Further boosters against pneumococci are not intended for healthy children. For children with health risks, the vaccination is free until the age of 5. This concerns, for example, children with congenital or acquired immunodeficiencies, children with certain chronic illnesses or children without a spleen.

Pneumococci (Streptococcus pneumoniae) are bacteria that occur worldwide and have different strains (serotypes). As well as lung inflammation, these also cause blood poisoning and meningitis.


Blood poisoning and meningitis can be fatal or cause lasting consequential damage.

Vaccination against measles, mumps and rubella


Two vaccinations are recommended once the child has reached the age of 9 months (absolutely before entering community facilities such as crèches). If the first vaccination is given in the first year, the second vaccination should be administered after 3 months. If the first vaccination is given after the first year, the second vaccination should be administered as soon as possible with a minimum gap of 4 weeks.

If not administered, the vaccination can and should be given at a later date at any time, even at adult age, and is currently available for free at public vaccination centres for people of all ages.

After two vaccinations with a live vaccine against measles, mumps, rubella, long-term protection (immunity) can be assumed and no further vaccinations are recommended.

Measles are highly infectious and can have serious consequences for infants and children as well as for young people and adults. Flu-like symptoms with high fever and the usual measles rash occur, and the immune system is so severely weakened by measles as a result of the illness that the risk of dying from other infectious diseases is increased for several years. In one in five cases, the disease can have consequences such as middle ear infection, diarrhoea, lung inflammation or seizures. The frequency of inflammation of the brain (encephalitis) is 1 to 2 per 1 000 reported measles infections; this leads to impaired consciousness and can even result in coma. A quarter of these cases are fatal, while a third of survivors suffer lasting, severe consequential damage.


The worst complications for measles affect those children that are infected during their first year. For this reason, it is important that all persons in the immediate environment of these children are protected against measles.

Since this is a live vaccine, vaccination in the event of existing immunity or following previous vaccinations is no problem as, in this case, the viruses are prevented from propagating so it is not possible to over-innoculate.

Anyone that is not sufficiently vaccinated against measles can be barred from visiting community facilities (kindergarten, school, day care centre, etc.) by the health authorities for up to 21 days, if they have had contact with a person who is infected with measles.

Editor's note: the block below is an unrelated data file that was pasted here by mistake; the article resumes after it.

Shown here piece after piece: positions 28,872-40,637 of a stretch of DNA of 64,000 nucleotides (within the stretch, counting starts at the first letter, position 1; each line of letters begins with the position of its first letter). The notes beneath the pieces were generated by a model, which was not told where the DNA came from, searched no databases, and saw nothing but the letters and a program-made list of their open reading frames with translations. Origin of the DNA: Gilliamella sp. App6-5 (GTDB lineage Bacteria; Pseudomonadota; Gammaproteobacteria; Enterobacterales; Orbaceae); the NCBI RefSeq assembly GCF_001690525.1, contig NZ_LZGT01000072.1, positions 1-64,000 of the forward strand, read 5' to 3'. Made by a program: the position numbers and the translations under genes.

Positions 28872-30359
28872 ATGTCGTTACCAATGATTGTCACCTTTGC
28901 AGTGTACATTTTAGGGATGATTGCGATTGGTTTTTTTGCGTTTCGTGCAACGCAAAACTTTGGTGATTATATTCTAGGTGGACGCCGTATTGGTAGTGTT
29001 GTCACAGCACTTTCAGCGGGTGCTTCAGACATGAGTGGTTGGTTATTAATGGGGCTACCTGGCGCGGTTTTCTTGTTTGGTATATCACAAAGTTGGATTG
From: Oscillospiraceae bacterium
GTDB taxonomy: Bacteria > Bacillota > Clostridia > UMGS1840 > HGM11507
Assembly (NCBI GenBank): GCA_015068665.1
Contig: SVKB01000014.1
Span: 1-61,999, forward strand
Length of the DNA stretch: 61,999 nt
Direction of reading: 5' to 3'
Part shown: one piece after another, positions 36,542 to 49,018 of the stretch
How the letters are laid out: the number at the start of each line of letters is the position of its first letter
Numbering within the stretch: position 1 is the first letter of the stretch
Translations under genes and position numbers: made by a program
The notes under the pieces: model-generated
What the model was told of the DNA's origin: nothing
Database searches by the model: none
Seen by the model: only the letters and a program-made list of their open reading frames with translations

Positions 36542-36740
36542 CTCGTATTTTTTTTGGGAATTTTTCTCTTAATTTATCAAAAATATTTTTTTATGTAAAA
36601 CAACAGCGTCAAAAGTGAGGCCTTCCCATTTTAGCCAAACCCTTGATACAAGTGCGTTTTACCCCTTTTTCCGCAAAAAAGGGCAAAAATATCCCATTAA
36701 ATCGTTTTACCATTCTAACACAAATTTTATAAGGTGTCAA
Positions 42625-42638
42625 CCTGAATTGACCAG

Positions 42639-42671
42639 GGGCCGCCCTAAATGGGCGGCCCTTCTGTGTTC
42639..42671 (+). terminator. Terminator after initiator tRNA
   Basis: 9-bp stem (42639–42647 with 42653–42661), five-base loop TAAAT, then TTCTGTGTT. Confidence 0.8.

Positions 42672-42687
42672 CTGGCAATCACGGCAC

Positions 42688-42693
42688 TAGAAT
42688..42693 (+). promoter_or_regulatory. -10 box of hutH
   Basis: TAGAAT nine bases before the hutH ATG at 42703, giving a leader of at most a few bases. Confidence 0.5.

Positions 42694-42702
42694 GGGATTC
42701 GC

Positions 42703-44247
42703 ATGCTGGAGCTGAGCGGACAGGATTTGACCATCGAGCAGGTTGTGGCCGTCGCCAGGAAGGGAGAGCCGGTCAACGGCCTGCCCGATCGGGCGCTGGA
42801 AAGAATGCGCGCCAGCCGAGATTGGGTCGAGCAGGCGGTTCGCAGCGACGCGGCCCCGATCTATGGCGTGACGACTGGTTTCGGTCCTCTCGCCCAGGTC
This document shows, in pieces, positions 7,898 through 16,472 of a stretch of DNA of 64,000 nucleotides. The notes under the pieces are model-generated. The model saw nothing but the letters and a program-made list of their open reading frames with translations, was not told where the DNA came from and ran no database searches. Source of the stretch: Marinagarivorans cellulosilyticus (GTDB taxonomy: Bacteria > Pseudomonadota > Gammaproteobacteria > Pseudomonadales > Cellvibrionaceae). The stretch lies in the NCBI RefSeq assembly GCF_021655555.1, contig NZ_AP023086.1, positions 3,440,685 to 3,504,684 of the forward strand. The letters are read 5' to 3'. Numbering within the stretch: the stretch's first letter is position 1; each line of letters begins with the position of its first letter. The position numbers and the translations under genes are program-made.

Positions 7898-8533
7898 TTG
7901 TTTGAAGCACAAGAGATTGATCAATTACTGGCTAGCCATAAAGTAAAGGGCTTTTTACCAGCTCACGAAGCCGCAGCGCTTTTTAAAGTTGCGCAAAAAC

Flu jabs


The influenza vaccination is recommended for everyone from the age of 6 months and is available free of charge in the 2024/25 season as part of the Public Influenza Vaccination Program (ÖIP) until the age of 18.

Influenza viruses are constantly evolving. As a result, you need to be vaccinated against the flu every year using a modified vaccine. The best time to get your annual flu jab is from the end of October or in November. However, you can also have one earlier or later, even if people are already starting to catch the flu.

For the very first influenza vaccination of children up to the age of 9, they should receive two doses at least four weeks apart. After that, an annual vaccination is recommended. For children from the age of 2, the vaccination is available in the form of a nasal spray, which is administered painlessly.

Flu is more than just a common cold; it typically also causes you to feel extremely unwell, with symptoms including fever, muscle pain, intense headaches, a severely sore throat and often a painful cough. You may also experience diarrhoea, nausea and vomiting. On average, influenza is responsible for more than 1000 deaths a year in Austria. Even children can get very ill and sometimes even die as a result of catching the flu.

Vaccination is the best protection against the flu. There are usually no side effects to having a flu jab, and it will ultimately stop you from having to withdraw from your private, working and social life for long periods. In exceptional circumstances, people who have been vaccinated may still catch the flu, but they often experience milder symptoms and a shorter period of illness, suffer fewer health consequences, and are less likely to have to go into hospital.


Children play an important role in the transmission of the flu. As a result, vaccinating children can prevent people of all ages from catching it. Vaccination prevents transmission and therefore indirectly protects people who cannot have a flu jab.

Further links

Translated by the European Commission
Last update: 14 May 2024

Responsible for the content: Federal Ministry of Social Affairs, Health, Care and Consumer Protection